• /post/:postid/:page
  • /images/*path
  • /favicon.ico
  • /:year/:month/
  • /:year/:month/:post
  • /:page

Note that all of the above URL patterns may exist concurrently in the router.

Path elements starting with : indicate a wildcard in the path. A wildcard will only match on a single path segment. That is, the pattern /post/:postid will match on /post/1 or /post/1/, but not /post/1/2.

A path element starting with * is a catch-all, whose value will be a string containing all text in the URL matched by the wildcards. For example, with a pattern of /images/*path and a requested URL images/abc/def, path would contain abc/def. A catch-all path will not match an empty string, so in this example a separate route would need to be installed if you also want to match /images/.

Using : and * in routing patterns

The characters : and * can be used at the beginning of a path segment by escaping them with a backslash. A double backslash at the beginning of a segment is interpreted as a single backslash. These escapes are only checked at the very beginning of a path segment; they are not necessary or processed elsewhere in a token.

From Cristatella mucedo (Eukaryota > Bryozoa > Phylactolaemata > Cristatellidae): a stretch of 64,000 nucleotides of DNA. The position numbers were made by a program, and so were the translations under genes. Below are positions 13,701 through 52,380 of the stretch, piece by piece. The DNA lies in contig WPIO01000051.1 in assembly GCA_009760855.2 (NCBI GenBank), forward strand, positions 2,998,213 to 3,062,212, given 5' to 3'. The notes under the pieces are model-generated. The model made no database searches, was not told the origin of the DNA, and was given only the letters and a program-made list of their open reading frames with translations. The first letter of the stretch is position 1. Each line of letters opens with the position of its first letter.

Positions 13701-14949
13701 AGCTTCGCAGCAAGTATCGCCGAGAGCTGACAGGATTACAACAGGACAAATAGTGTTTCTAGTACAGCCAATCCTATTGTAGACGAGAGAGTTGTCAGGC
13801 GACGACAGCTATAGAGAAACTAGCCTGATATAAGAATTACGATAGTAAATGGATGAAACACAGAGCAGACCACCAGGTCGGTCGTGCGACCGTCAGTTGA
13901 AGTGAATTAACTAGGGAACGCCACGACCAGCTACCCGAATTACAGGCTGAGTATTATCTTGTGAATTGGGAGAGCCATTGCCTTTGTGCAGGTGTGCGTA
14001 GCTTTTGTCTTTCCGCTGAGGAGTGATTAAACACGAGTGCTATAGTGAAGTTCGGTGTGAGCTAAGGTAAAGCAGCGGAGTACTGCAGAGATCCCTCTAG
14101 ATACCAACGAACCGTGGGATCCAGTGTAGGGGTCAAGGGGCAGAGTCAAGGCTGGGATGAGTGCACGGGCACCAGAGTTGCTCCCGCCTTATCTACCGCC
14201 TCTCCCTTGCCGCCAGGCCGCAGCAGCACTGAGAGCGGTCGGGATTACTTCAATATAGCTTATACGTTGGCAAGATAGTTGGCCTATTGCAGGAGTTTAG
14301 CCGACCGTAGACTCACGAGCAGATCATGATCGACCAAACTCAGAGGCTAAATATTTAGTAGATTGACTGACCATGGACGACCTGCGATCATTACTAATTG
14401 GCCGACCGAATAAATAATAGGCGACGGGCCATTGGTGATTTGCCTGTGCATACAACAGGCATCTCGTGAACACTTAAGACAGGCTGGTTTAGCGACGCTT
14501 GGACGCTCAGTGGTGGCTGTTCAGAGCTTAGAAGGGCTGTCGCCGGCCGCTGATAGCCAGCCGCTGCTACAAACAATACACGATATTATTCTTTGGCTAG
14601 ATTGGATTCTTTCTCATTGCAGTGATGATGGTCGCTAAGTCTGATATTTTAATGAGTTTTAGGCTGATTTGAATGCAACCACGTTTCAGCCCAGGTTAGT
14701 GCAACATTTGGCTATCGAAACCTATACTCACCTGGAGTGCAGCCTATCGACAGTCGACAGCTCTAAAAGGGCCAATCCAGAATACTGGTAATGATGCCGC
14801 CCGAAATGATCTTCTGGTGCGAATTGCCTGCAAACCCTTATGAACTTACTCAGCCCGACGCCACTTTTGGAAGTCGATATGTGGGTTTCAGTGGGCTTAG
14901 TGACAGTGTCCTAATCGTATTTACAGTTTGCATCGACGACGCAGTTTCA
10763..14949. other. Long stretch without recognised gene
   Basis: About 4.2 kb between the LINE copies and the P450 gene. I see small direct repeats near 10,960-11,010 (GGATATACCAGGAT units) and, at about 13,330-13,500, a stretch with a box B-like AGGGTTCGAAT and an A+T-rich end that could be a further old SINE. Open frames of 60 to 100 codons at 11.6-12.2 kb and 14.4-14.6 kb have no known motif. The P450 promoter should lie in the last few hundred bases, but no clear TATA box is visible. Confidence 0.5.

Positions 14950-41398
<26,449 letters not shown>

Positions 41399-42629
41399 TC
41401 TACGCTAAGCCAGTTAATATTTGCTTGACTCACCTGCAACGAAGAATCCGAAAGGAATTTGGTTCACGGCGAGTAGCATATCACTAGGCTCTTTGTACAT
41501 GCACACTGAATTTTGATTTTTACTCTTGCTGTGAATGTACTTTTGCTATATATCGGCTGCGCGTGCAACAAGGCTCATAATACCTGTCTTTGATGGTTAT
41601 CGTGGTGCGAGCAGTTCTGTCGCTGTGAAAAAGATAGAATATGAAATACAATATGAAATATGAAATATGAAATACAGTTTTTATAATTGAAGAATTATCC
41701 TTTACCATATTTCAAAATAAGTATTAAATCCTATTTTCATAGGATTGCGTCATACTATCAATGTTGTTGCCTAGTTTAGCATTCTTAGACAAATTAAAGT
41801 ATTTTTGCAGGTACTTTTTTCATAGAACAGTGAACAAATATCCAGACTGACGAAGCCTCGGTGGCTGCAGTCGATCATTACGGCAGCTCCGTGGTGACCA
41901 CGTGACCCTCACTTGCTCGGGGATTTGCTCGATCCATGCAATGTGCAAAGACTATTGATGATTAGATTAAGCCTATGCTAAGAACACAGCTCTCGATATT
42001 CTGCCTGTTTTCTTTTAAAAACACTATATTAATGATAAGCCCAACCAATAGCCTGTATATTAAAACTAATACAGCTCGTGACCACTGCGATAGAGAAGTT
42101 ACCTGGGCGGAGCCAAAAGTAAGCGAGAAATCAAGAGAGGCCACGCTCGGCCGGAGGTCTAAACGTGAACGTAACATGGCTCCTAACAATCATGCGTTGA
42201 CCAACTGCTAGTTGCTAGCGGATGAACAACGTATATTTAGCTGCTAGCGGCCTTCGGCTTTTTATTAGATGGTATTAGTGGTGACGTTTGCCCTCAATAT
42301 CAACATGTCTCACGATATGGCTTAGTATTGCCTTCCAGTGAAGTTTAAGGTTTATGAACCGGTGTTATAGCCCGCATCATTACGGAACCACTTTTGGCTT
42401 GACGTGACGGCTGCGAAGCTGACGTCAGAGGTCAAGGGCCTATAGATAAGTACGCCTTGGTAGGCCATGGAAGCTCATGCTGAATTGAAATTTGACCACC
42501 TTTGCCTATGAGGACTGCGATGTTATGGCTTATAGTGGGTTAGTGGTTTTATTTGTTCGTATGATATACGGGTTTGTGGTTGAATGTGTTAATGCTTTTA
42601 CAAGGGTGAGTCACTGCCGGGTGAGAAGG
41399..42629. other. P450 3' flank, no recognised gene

router.GET("/foo/\\*starToken", handler) // matches /foo/*starToken
router.GET("/foo/star*inTheMiddle", handler) // matches /foo/star*inTheMiddle
router.GET("/foo/starBackslash\\*", handler) // matches /foo/starBackslash\*
router.GET("/foo/\\\\*backslashWithStar") // matches /foo/\*backslashWithStar

Routing Groups

Lets you create a new group of routes with a given path prefix. Makes it easier to create clusters of paths like:

  • /api/v1/foo
  • /api/v1/bar

To use this you do:

router = httptreemux.New()
api := router.NewGroup("/api/v1")
api.GET("/foo", fooHandler) // becomes /api/v1/foo
api.GET("/bar", barHandler) // becomes /api/v1/bar

Routing Priority

The priority rules in the router are simple.